A ransomware attack in February against MCNA Dental Insurance, one of America’s largest dental health insurers, exposed the personal information nearly nine million patients in the largest breach of health information so far this year.
“The information stolen includes a trove of patients’ personal data, including names, addresses, dates of birth, phone numbers, email addresses, Social Security numbers, and driver’s licenses or other government-issued ID numbers,” TechCrunch reports.
“Hackers also accessed patients’ health insurance data, including plan information and Medicaid ID numbers, along with bill and insurance claim information. In some cases, some of this data pertained to a patient’s ‘parent, guardian, or guarantor,’ according to MCNA Dental, suggesting that children’s personal data was accessed during the breach.”
Takeaway: Criminal ransomware groups have shown time and time again that there is no line they will not cross. Whatever data these groups can extract from a target will be weaponize in their extortion schemes. The patients whose personal information is stolen will continue to be at risk of identity theft and financial fraud well into the unforeseeable future.
Ransomware attacks that include the theft of sensitive data will continue unabated until the profit motives for the threat actors are eliminated. This is organized crime we are dealing with; they only care about bringing pain to victims for their own financial gain.
Ransomware groups continue to victimize the insurance providers simply because they are for the most part easy targets, and they have a wealth of personally identifiable information.
Legacy security tools like Antivirus and NextGen Antivirus are simply not designed to address the unique threat that ransomware presents. And even if the insurance and healthcare sectors had better solutions to assist them, they would still lack the staff to properly manage them and realize any benefits.
To protect themselves and their patients, organizations that handle personally identifiable information (PII/PHI) must reevaluate what kinds of data they collect and store and for how long. Eliminating the unnecessary storage of sensitive data will make organizations a less attractive target to attackers and help reduce collateral damage after a successful attack.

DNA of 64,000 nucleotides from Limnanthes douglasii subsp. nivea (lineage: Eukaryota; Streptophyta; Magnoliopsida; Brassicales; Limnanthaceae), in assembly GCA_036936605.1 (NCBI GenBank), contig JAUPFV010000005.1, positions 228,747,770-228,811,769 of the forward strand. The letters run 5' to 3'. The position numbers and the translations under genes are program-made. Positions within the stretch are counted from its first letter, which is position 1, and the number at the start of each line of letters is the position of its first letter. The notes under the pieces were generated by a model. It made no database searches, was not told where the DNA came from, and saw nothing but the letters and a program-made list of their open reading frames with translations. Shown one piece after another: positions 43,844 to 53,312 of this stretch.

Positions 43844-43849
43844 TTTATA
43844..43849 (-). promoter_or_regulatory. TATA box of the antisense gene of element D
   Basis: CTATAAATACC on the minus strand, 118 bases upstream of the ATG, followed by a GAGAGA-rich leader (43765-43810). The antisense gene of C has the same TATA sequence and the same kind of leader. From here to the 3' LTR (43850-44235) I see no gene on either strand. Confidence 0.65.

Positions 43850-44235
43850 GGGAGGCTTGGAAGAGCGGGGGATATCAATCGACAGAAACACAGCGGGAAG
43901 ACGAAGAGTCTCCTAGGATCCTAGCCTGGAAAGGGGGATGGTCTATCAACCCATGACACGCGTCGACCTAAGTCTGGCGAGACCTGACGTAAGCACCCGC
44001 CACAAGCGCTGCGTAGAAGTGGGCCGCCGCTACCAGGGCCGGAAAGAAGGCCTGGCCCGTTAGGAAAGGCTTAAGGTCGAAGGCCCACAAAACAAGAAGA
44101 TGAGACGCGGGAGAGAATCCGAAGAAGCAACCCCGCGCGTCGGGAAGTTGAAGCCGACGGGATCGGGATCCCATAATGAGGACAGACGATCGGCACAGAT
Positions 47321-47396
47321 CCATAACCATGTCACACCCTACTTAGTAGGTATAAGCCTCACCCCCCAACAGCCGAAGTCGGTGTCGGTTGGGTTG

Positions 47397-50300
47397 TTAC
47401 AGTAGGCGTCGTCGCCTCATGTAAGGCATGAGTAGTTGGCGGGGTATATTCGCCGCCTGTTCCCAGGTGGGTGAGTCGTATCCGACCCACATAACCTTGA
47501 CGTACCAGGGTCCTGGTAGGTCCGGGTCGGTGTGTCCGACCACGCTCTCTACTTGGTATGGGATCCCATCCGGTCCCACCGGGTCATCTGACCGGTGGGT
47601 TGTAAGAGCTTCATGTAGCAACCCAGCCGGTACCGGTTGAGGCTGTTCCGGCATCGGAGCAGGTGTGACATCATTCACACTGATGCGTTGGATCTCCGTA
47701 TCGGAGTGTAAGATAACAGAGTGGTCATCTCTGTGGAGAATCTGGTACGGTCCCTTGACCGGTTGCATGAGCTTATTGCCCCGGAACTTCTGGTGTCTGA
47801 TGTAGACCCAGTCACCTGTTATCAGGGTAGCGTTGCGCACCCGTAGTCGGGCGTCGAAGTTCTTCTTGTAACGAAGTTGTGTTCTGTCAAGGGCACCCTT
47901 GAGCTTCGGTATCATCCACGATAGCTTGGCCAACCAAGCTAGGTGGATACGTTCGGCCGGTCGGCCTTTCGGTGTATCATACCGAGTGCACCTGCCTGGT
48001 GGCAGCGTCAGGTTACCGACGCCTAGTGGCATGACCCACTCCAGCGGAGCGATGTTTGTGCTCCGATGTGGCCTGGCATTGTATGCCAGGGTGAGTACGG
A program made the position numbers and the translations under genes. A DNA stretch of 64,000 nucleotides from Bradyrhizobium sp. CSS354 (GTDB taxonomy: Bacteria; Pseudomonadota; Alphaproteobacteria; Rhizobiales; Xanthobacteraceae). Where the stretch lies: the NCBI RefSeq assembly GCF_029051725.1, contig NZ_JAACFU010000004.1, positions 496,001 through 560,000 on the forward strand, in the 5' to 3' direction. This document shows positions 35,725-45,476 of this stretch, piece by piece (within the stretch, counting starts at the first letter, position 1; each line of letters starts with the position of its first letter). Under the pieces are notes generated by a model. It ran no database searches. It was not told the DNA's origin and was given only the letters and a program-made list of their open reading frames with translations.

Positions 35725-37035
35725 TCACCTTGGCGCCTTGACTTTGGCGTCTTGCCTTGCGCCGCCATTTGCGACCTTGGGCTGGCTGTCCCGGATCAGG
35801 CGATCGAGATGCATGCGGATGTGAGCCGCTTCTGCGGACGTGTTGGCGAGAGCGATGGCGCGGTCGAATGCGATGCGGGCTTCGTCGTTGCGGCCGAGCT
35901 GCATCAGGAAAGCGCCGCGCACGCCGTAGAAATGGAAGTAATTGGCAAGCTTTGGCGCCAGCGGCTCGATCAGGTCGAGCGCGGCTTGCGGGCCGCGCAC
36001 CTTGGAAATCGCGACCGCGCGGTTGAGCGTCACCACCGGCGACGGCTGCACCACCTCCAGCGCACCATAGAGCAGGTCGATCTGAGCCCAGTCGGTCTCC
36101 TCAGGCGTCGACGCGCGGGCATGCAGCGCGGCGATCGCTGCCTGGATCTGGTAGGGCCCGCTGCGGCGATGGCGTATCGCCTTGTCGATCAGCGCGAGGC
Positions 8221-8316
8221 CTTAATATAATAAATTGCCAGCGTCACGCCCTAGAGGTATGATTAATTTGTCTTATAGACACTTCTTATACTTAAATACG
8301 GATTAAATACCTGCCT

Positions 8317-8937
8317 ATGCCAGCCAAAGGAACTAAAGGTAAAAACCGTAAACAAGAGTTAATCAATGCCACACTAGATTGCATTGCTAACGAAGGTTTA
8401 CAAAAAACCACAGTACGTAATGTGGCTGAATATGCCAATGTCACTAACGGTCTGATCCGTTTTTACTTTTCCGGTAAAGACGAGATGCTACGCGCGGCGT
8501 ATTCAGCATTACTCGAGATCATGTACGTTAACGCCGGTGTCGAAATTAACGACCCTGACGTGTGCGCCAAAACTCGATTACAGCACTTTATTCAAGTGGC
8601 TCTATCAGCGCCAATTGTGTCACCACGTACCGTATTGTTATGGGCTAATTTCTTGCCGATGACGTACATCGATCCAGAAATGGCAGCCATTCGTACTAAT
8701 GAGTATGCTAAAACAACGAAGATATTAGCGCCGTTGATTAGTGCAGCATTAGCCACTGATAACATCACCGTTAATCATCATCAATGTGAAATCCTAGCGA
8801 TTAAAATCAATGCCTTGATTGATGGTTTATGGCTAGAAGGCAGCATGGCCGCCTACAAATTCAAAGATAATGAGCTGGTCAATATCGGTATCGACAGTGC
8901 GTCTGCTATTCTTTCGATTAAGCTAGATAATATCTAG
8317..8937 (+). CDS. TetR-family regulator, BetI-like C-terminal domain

Since the options for prevention are limited, the focus should on implementing a resilience strategy and assume they will be the victim of a ransomware attack and have the contingencies in place to recover as quickly as possible. This includes endpoint protection solutions, patch management, data backups, access controls, staff awareness training, and organizational procedure and resilience testing to be successful.
Organizations need to plan for failure by running regular tabletop exercises and ensuring all stakeholders are ready and available to respond to an attack at all times. A determined attacker with enough time and resources is going to find a way around security controls. Planning to be resilient in the aftermath of a successful ransomware attack is the best advice there is - putting all your efforts into prevention alone is just not going to be enough.
Halcyon.ai is the industry’s first dedicated, adaptive security platform that combines multiple advanced proprietary prevention engines along with AI models focused specifically on stopping ransomware – talk to a Halcyon expert today to find out more.